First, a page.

As I am sure you are aware, the Conservative Party, led by Boris Johnson, won the recent UK government election comfortably. But who voted for them and where did Labour lose out?
Traditionally, in the UK, you would expect the Conservatives to appeal to wealthier voters and Labour to the working classes, but Brexit and the appeal of the party leaders obviously had a huge impact on who voted for who. In the Times newspaper today, there was a fascinating article profiling the voters of the main parties and I thought it demonstrates perfectly the power of data analysis. Here are some of their charts: It seems class didn’t have the impact that you would expect with 42% of people who are social class A or B voting Conservative and 47% of Social Class DE voting Conservative. So, social class made almost no difference to voting…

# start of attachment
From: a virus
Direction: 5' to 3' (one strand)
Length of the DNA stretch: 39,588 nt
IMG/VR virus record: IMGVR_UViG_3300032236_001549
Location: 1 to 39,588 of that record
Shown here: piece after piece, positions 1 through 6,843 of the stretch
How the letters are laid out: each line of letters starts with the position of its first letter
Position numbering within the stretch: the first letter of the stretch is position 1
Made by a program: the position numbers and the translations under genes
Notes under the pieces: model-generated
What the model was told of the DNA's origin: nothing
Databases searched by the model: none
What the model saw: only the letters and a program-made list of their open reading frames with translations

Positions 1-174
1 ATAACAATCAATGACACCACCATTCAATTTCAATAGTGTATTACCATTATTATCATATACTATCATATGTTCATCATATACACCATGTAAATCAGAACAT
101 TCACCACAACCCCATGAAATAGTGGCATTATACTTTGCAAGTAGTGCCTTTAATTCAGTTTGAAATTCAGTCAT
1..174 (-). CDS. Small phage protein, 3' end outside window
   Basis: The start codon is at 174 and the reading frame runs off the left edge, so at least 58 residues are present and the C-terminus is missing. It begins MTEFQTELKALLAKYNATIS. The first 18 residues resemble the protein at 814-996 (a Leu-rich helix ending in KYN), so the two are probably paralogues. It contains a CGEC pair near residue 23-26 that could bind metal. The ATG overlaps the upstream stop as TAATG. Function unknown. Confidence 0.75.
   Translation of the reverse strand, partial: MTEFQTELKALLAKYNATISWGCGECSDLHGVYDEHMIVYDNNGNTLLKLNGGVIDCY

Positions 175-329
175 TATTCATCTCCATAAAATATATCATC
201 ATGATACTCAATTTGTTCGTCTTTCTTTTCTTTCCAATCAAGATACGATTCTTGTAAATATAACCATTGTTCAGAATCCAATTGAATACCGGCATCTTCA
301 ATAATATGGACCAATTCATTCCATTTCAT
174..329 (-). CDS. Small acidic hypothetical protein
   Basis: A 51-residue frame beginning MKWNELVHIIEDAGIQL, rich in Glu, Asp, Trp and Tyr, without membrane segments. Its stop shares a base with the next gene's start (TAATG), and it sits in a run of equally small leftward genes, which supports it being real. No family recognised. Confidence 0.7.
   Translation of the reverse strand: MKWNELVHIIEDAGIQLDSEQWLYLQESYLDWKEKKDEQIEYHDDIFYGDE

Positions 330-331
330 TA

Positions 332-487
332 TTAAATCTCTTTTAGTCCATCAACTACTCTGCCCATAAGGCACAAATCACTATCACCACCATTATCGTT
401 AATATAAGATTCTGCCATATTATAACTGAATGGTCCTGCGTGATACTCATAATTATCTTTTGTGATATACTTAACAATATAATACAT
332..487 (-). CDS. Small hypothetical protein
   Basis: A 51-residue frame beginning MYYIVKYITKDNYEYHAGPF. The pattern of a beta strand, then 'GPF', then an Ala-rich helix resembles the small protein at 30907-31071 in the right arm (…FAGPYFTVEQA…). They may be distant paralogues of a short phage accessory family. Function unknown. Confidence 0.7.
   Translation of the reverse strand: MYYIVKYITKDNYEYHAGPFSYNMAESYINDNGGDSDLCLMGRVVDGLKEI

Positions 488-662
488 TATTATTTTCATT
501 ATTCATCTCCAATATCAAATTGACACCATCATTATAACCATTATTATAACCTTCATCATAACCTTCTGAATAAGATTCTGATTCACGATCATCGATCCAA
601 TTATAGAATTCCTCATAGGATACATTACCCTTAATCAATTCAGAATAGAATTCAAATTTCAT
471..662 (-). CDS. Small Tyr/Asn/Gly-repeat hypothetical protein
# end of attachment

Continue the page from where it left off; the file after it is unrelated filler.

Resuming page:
However, age made a huge difference:
The most astounding analysis I have seen, is what the outcome would have been if only certain ages had been allowed to vote. You can see why Labour wants to lower the age range to 16.
Just to highlight the points at the bottom of this picture (it is a screen shot from my phone, so sorry it is a bit fuzzy):
- If only 18-24s voted: Lab 600, Con 0
- If only 25-49 voted: Lab 407, Con 171
- If only 50-64 voted: Con 354, Lab 215
- If only 65+ voted: Con 575, Lab 25
Amazing, what some simple data analytics can show you. If you’d like to know more about the profile of your customers, we can help you.